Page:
Is the hijab a symbol of submission and control of women or a sign of identity and one more option of freedom of clothing? The participation of Fátima Hamed, MDyC leader, in the feminist politics meeting in Valencia has reopened unresolved debates within the feminism on secularism and religion, integration of difference and on the use of the veil.
Three prominent Muslim feminist activists have shared with The Newspaper of Spain their disparate visions about the use of the hijab and the solutions that feminism should propose to fight for equality of Muslim women.
“To defend the use of the hijab is to defend discrimination against women. How feminism fights against all forms of oppression and discriminationIn no way is it possible to defend the use of the hijab and be a feminist because, to date, there is no sexist feminism. It is a symbol of submission, the tip of the iceberg of a network of norms for control our bodies, our sexuality and our lives“, defends the writer Najat el Hachmi.
“It is also the flag of fundamentalism. If a woman says to put it on voluntarily, the message she is transmitting is that despite having left the segregation that was imposed on our ancestors, she agrees to submit to the dictates of the religious patriarchy in which we were born“, keep going.
The councilor of Más Madrid in the Madrid City Council Maysoun Douas differs and defends the freedom of choice and clothing of women and that feminism fight for women to decide what to do with their bodies: “That would have to be our struggle, to let women define themselves as they are. If they want to get dressed, let them get dressed, and if they want to undress, let them undress“.
Douas criticizes the need to continue defending women’s freedom of clothing, when until recently there have been campaigns that claimed that each woman could dress as she wanted without giving the others the right to touch her, look at her badly or criticize her.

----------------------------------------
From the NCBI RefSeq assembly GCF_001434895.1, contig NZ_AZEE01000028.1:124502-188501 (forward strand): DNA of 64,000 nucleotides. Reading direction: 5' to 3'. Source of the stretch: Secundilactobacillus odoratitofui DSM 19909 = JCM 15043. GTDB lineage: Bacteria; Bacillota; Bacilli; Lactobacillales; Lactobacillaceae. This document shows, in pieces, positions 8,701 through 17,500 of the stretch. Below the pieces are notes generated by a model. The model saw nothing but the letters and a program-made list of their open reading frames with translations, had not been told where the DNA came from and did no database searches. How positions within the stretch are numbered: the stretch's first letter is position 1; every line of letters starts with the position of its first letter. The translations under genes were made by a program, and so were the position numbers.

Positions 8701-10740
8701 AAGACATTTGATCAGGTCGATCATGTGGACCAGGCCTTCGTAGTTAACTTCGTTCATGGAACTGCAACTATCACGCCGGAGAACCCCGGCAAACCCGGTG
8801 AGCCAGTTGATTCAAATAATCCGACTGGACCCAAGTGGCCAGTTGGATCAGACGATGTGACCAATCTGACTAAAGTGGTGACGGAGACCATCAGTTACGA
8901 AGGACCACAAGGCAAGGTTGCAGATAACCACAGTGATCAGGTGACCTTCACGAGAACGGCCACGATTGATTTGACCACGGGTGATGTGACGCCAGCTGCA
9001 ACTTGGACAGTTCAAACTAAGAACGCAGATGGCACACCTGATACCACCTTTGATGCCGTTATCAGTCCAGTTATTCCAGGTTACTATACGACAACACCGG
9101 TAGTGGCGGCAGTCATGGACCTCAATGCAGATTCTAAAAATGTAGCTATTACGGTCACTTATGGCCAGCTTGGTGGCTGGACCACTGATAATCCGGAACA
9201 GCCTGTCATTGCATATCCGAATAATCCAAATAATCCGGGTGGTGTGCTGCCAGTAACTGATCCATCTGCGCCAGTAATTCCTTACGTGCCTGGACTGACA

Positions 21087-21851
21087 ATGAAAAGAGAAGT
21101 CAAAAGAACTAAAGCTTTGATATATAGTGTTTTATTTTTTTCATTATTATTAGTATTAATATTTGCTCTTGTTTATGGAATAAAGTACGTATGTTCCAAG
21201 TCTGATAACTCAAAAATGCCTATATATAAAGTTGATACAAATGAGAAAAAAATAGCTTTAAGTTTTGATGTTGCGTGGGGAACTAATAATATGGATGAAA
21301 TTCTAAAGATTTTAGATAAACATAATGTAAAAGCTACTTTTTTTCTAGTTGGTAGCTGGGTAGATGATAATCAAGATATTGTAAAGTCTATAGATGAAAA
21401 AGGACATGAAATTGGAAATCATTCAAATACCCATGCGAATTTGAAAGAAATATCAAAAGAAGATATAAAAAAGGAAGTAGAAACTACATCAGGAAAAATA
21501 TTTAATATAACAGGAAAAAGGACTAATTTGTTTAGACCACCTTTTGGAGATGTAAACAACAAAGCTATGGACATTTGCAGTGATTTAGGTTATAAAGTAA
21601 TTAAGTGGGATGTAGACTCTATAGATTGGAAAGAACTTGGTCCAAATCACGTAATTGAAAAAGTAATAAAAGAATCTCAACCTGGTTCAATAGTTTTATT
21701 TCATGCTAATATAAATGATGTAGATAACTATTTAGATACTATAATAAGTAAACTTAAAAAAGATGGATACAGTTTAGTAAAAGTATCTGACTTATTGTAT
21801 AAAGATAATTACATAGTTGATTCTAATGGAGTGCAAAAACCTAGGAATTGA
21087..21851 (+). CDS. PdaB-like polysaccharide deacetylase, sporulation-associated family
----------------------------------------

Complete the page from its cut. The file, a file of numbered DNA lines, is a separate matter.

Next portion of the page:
But Najat el Hachmi stands at its antipodes: “There is no freedom to cover yourself as there is no freedom to enslave yourself, it is a full-fledged oxymoron. If your father, your brother, your husband, your cousin, your neighbor, the imam of the mosque, the preacher of the parabolic, the hijabista on Instagram are telling you that to be Muslim you have to wear a veil, where is the freedom of choice? “, she reflects.
The Newspaper of Spain He has tried to contact Fatima Hamed Hossain to get her opinion, but it has not been possible to speak with her.
The author of the book “They will not cover us. Islam, veil, patriarchy”, Mimunt Hamido Yahia, thinks that it is compatible to be a believer and a feminist, but do not defend the hijab, which considers a “misogynist symbol, a flag of surrender to the patriarchy“:” All religions discriminate against women for being women, it is not something intrinsic to the Islamic religion. In Europe, the hijab is disguised as an identity symbol, but it is not only used to cover women, but to say ‘these women are ours’ “, he laments.
Target of criticism
The activist has shown very critical with the inclusion in the feminist act of Valencia of a policy that wears a veil.
“Who in their right mind thinks it is a feminist to put a patriarchal symbol on your head for which women die every day in the world? Is it progressive validate religious identities, continue to use women’s bodies to fulfill other people’s desires? The answer is obvious, no. The left is secular by definition, secularism is very important for the emancipation of women. They are not feminists or progressives, they are populists “, denounces Hamido Yahia.
He emphasizes that in Spain there are girls who suffer daily for being forced to wear the veil, he maintains that “they receive beatings” if they take it off. “Doesn’t anyone think about those girls?” He says, further arguing that Muslim men don’t have to confirm their identity with a hijab.